Take the 100 Push-Ups Challenge

STACK Expert Steve Green challenges you to perform 100 consecutive Push-Ups and shows you how.

Need a challenge for your upper body? Make it a goal to perform 100 consecutive Push-Ups within the next 30 days. That may seem like a lot, but the goal is completely attainable if you follow a training program. It won't happen overnight, but there are a few things you can do to make progress and eventually reach, and even surpass, your goal.

Assess Yourself

Push-Ups - Assess Yourself

The first thing you need is an honest assessment. Complete as many consecutive Push-Ups as possible with perfect form. When you do this initial assessment, don't cheat yourself. As soon as your form breaks down or you are too tired to continue, you will know your exact starting point. In the training that follows, you won't any fewer than your initial assessment. For example, if your starting max is 25 consecutive Push-Ups, you will always do sets of at least 25 from there on out.

RELATED: Five Steps to Perfect Push-Up Form

Practice Makes Perfect

Push-Ups - Practice Makes Perfect

Like any other lift, Push-Ups are a skill. The only way to improve a skill is to practice continually. If you're working toward 100 consecutive Push-Ups, you need to perform multiple sets each day. A good rule of thumb is to do twice the number of Push-Ups today as you did yesterday. Aim for 200 per day, in as many sets as you need. If you start off maxing out at 25, you'll have to do a minimum of 8 sets of 25 throughout the day. Gradually make progress by adding a few Push-Ups to your first set each time. Eventually you'll be at 100. The goal should be to do more every day.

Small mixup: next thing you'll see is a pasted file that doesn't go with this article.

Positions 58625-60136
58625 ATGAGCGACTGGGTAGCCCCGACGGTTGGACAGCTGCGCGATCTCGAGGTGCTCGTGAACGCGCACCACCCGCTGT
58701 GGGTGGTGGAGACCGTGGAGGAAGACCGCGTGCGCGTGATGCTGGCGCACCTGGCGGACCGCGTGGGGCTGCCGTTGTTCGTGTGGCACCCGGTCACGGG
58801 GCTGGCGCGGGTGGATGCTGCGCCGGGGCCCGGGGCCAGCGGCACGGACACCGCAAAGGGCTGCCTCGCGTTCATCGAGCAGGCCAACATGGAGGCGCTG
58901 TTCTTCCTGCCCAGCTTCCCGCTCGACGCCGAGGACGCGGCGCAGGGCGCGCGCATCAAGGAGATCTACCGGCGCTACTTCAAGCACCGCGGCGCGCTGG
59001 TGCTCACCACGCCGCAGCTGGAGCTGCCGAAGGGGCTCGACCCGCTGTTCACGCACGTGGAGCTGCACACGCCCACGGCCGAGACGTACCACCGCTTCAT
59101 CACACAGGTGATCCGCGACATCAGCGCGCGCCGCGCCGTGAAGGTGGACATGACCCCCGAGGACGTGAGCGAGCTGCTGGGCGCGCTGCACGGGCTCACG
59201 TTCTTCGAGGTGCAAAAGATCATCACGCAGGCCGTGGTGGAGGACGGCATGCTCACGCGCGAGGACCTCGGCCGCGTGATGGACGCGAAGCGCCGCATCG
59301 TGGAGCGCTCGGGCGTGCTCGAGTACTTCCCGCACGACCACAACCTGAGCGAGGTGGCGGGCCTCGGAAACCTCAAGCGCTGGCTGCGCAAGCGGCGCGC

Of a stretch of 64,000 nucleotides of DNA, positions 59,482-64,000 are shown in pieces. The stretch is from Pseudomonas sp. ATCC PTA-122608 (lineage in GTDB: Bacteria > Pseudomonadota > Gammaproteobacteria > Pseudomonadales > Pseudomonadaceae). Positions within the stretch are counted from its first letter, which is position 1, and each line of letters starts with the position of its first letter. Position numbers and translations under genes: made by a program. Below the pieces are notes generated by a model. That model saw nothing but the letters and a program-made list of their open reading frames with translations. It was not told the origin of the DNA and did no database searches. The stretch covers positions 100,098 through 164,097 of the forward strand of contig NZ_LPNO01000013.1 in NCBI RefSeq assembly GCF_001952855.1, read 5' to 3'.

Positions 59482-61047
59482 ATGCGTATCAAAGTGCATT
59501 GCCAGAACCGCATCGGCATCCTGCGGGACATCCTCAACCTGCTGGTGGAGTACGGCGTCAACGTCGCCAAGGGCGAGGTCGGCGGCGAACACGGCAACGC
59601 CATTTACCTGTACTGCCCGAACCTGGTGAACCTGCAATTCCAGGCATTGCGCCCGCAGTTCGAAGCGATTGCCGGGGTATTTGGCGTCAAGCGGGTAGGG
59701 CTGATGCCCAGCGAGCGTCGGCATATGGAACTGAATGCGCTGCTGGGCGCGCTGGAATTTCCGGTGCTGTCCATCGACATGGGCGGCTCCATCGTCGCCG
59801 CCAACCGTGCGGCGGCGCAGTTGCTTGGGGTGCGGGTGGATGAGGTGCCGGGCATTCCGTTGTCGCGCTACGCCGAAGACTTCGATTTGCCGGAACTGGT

RELATED: Can You Survive This Insane 100-Rep Push-Up Challenge?

Don't Forget Auxiliary Exercises

Bench Press

While working toward your goal, you may be tempted to focus solely on Push-Ups. But you should not forego other exercises or give up your normal workout plan. Stick to your original plan, but incorporate Push-Ups into it. Developing a strong chest is critical for athletes, so you should perform Bench Presses and Flys. Just because you have a Push-Up goal doesn't mean other exercises can't help you along the way.

Accepting the 100 Push-Up challenge adds a ton of extra pressing work. To avoid muscle imbalances on the front and back of your body, you also need to add extra back exercises. You can double up on your back work in your workouts, or you can do a high volume complemtary exercise such as Band Face-Pulls.

RELATED: How to Get More From the Push-Up

Work in Exhaustion Sets

Take the 100 Push-Ups Challenge

At the end of every week, challenge yourself with exhaustion sets. It is a simple concept: perform sets of Push-Ups until you break form. It shouldn't surprise you if you do fewer reps each set. On the last day of training each week, do five sets to exhaustion with a minute of rest between sets. As the weeks go by, you should see your total increase until you are ready to try 100 Push-Ups.

Each lifter progresses toward 100 consecutive Push-Ups differently. There is no one-size-fits-all plan that works for everyone, but focusing on a goal and working toward it will prove to you that it's not as intimidating as it may have seemed when you started.

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